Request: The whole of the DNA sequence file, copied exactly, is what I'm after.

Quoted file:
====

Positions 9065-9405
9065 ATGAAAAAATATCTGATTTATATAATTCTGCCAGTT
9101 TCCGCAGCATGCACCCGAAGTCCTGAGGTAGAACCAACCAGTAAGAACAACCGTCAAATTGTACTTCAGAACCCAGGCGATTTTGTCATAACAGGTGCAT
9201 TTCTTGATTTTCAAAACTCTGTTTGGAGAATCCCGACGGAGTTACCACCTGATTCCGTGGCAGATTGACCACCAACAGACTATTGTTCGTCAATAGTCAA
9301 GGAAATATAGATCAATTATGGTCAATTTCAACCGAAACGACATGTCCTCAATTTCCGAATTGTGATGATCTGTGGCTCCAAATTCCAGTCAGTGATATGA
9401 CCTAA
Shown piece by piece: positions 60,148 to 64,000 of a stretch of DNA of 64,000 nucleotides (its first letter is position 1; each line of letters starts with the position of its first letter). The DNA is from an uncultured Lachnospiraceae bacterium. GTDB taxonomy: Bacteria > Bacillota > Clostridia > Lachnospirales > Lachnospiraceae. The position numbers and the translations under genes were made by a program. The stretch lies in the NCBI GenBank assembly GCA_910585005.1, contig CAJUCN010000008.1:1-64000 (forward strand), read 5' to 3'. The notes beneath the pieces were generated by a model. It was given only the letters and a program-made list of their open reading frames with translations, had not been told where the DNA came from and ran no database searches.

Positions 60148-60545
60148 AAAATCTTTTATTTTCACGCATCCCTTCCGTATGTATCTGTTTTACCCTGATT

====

Positions 9065-9405
9065 ATGAAAAAATATCTGATTTATATAATTCTGCCAGTT
9101 TCCGCAGCATGCACCCGAAGTCCTGAGGTAGAACCAACCAGTAAGAACAACCGTCAAATTGTACTTCAGAACCCAGGCGATTTTGTCATAACAGGTGCAT
9201 TTCTTGATTTTCAAAACTCTGTTTGGAGAATCCCGACGGAGTTACCACCTGATTCCGTGGCAGATTGACCACCAACAGACTATTGTTCGTCAATAGTCAA
9301 GGAAATATAGATCAATTATGGTCAATTTCAACCGAAACGACATGTCCTCAATTTCCGAATTGTGATGATCTGTGGCTCCAAATTCCAGTCAGTGATATGA
9401 CCTAA
Shown piece by piece: positions 60,148 to 64,000 of a stretch of DNA of 64,000 nucleotides (its first letter is position 1; each line of letters starts with the position of its first letter). The DNA is from an uncultured Lachnospiraceae bacterium. GTDB taxonomy: Bacteria > Bacillota > Clostridia > Lachnospirales > Lachnospiraceae. The position numbers and the translations under genes were made by a program. The stretch lies in the NCBI GenBank assembly GCA_910585005.1, contig CAJUCN010000008.1:1-64000 (forward strand), read 5' to 3'. The notes beneath the pieces were generated by a model. It was given only the letters and a program-made list of their open reading frames with translations, had not been told where the DNA came from and ran no database searches.

Positions 60148-60545
60148 AAAATCTTTTATTTTCACGCATCCCTTCCGTATGTATCTGTTTTACCCTGATT